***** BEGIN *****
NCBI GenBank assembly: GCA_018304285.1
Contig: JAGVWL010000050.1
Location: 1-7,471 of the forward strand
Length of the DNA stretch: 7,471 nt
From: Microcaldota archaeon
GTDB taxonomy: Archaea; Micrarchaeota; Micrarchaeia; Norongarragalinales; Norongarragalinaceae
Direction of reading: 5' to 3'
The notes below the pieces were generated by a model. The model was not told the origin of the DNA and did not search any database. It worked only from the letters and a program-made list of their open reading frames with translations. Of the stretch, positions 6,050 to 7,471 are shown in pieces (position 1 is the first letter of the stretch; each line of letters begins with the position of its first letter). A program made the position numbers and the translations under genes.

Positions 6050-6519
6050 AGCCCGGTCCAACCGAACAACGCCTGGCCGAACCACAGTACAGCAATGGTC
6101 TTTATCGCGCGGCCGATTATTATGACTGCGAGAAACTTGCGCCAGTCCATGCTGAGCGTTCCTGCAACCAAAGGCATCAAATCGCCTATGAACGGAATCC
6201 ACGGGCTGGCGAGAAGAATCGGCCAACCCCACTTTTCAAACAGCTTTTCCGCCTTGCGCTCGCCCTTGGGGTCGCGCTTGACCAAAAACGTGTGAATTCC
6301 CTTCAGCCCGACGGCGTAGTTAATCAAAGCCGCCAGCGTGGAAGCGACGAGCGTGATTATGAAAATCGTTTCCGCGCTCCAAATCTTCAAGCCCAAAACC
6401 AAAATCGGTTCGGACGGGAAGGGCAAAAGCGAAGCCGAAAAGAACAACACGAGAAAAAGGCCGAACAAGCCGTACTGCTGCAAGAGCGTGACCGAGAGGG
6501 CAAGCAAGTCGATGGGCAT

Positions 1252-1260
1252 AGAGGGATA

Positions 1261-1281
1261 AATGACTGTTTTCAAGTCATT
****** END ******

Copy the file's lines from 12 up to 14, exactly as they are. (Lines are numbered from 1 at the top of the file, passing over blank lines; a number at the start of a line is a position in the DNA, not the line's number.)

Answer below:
6201 ACGGGCTGGCGAGAAGAATCGGCCAACCCCACTTTTCAAACAGCTTTTCCGCCTTGCGCTCGCCCTTGGGGTCGCGCTTGACCAAAAACGTGTGAATTCC
6301 CTTCAGCCCGACGGCGTAGTTAATCAAAGCCGCCAGCGTGGAAGCGACGAGCGTGATTATGAAAATCGTTTCCGCGCTCCAAATCTTCAAGCCCAAAACC
6401 AAAATCGGTTCGGACGGGAAGGGCAAAAGCGAAGCCGAAAAGAACAACACGAGAAAAAGGCCGAACAAGCCGTACTGCTGCAAGAGCGTGACCGAGAGGG